“These insights demonstrate that seafood consumers are attuned to the need for sustainability and that they are prepared to change shopping habits to protect the oceans. Citizens feel empowered to vote for sustainability with their wallets.” says MSC CEO, Rupert Howes.
  
Independent labelling increases brand trust
More than two-thirds (68%) of those surveyed said there is a need for brands and supermarkets to independently verify their claims about sustainability, with 62 percent agreeing that by buying ecolabelled seafood they are helping to ensure plenty more fish for future generations. The same number (62%) agreed that ecolabels on seafood products raise their trust and confidence in the brand.
  
While 10 percent of the world’s wild caught seafood comes from MSC-certified fisheries, 37 percent of all consumers said that they have seen the MSC ecolabel. Awareness varies across the 21 markets surveyed, from 13 percent in Canada up to 71 percent in Switzerland. Respondents aged 18 to 34 are more likely to recall seeing the MSC label (41%) compared to older respondents (30% of those 55+). Of those who have seen the blue MSC label more than six in ten (64%) are likely to recommend it to people they know.
   

https://www.msc.org/newsroom/news/seafood-consumers-put-sustainability-before-price-and-brand?fromsearch=1&isnewssearch=1

More than half (54%) of seafood consumers said they are prepared to pay more for a certified sustainable seafood product. Those who have seen the MSC label place the value of the MSC label at an average premium of 11 percent globally.
Positive perceptions of the MSC
 
When asked which institutions they believed were contributing the most to protecting the oceans, respondents ranked NGOs (41%) and scientific organisations (36%) highest, with governments and business ranked as least effective.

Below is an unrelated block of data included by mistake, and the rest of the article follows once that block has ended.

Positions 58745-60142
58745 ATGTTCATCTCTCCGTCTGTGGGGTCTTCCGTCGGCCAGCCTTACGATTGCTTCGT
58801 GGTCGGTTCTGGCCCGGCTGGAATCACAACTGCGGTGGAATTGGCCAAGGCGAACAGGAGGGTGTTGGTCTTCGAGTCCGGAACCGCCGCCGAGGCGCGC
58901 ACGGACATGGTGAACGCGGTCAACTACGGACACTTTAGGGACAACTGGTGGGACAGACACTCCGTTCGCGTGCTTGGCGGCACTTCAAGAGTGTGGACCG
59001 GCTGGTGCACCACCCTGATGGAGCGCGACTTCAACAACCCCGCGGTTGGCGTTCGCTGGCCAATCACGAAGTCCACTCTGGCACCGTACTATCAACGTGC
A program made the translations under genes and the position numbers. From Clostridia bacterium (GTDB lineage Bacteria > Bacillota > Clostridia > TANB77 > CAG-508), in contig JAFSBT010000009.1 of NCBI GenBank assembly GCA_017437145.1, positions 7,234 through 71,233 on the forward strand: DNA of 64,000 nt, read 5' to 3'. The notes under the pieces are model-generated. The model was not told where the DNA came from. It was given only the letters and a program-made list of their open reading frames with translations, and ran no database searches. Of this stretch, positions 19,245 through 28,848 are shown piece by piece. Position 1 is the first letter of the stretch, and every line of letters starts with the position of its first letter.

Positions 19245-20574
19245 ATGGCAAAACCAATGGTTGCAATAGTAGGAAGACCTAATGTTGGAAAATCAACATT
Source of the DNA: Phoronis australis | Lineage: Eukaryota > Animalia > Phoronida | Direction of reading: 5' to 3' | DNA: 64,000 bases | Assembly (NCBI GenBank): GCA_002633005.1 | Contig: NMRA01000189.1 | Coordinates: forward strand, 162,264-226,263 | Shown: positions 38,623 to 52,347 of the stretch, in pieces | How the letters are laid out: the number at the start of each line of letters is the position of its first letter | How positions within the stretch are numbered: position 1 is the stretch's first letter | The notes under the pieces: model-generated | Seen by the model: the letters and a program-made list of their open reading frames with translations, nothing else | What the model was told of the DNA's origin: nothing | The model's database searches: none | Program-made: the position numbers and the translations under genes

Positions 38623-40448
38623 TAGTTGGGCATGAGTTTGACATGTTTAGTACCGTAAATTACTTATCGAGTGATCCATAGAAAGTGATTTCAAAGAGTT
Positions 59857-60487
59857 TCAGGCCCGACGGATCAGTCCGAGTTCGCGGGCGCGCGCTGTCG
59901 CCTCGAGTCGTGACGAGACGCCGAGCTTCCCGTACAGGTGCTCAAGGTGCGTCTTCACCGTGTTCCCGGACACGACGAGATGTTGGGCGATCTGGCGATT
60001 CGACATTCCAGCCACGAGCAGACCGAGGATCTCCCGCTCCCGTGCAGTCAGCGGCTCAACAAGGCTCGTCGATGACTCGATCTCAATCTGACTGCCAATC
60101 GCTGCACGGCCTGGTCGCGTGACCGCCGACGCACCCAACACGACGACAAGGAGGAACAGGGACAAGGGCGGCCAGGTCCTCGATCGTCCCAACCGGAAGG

These results are consistent with consumers’ perception of the MSC, where 86 percent of consumers who have seen the label say they trust it and are positive about the organisation’s impact.
  
As the world’s most recognised seafood ecolabelling and certification program, consumers are positive that the MSC, and the fishers, retailers and brands committed to MSC certified seafood, are contributing to the health of the world’s oceans. More than eight in ten (81%) of those who have seen the label say that the MSC helps recognise and reward sustainable fishing. The same proportion (81%) say the MSC encourages people to shop more sustainably.
        
https://www.msc.org/newsroom/news/seafood-consumers-put-sustainability-before-price-and-brand?fromsearch=1&isnewssearch=1

Empowering consumers to make positive choices
“Collaboration between scientists, NGOs, retailers and industry is delivering positive impacts on the water, but unsustainable fishing is still a significant challenge. Consumers who recognise the blue MSC label, trust it. However there’s still more we can do to deliver on demand for sustainable seafood, and empower shoppers to make positive choices. The MSC is therefore increasingly focused on working with our partners and the wider industry to raise awareness of the blue MSC label” Mr Howes added.

Caroline Holme, Director at GlobeScan said: “This survey gives us a detailed insight into just how different the seafood category is compared to others. In a category with relatively few trusted brands, third party claims on sustainability and traceability can help consumers navigate their choices better. Ocean sustainability is proven to be a topic with real relevance in this category and consumers prioritise it more than we suspected in their seafood purchase decisions.”

These figures support findings of the 2015 Nielsen Global Corporate Sustainability Report which showed that, over the previous year, sales of consumer goods from brands with a demonstrated commitment to sustainability grew by more than 4 percent globally, while those without grew less than 1 percent**.

* Neilsen research shows that brand is a key purchase driver

**Consumer goods brands that demonstrate commitment to sustainability outperform those that don't


Read more about the survey and see the results as an infographic HERE.



The Aquaculturists
This blog is maintained by The Aquaculturists staff and is supported by the
magazine International Aquafeed which is published by
Perendale Publishers Ltd

For additional daily news from aquaculture around the world: aquaculture-news